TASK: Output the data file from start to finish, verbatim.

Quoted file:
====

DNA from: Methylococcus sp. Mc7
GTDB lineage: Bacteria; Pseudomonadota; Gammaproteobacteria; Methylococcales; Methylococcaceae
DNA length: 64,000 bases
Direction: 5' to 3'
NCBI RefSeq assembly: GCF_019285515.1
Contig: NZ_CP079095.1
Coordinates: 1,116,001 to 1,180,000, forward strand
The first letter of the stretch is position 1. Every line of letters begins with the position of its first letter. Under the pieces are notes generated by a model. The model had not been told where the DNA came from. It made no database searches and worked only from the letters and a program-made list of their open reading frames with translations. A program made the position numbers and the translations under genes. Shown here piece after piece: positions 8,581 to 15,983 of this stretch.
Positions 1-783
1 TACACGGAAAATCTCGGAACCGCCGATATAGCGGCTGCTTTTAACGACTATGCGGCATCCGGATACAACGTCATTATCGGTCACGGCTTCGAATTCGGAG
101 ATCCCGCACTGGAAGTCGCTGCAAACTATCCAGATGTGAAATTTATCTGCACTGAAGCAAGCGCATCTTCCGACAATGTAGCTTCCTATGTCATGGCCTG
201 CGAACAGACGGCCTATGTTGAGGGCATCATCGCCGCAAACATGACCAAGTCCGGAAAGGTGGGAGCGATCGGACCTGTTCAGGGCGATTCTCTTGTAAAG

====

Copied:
DNA from: Methylococcus sp. Mc7
GTDB lineage: Bacteria; Pseudomonadota; Gammaproteobacteria; Methylococcales; Methylococcaceae
DNA length: 64,000 bases
Direction: 5' to 3'
NCBI RefSeq assembly: GCF_019285515.1
Contig: NZ_CP079095.1
Coordinates: 1,116,001 to 1,180,000, forward strand
The first letter of the stretch is position 1. Every line of letters begins with the position of its first letter. Under the pieces are notes generated by a model. The model had not been told where the DNA came from. It made no database searches and worked only from the letters and a program-made list of their open reading frames with translations. A program made the position numbers and the translations under genes. Shown here piece after piece: positions 8,581 to 15,983 of this stretch.
Positions 1-783
1 TACACGGAAAATCTCGGAACCGCCGATATAGCGGCTGCTTTTAACGACTATGCGGCATCCGGATACAACGTCATTATCGGTCACGGCTTCGAATTCGGAG
101 ATCCCGCACTGGAAGTCGCTGCAAACTATCCAGATGTGAAATTTATCTGCACTGAAGCAAGCGCATCTTCCGACAATGTAGCTTCCTATGTCATGGCCTG
201 CGAACAGACGGCCTATGTTGAGGGCATCATCGCCGCAAACATGACCAAGTCCGGAAAGGTGGGAGCGATCGGACCTGTTCAGGGCGATTCTCTTGTAAAG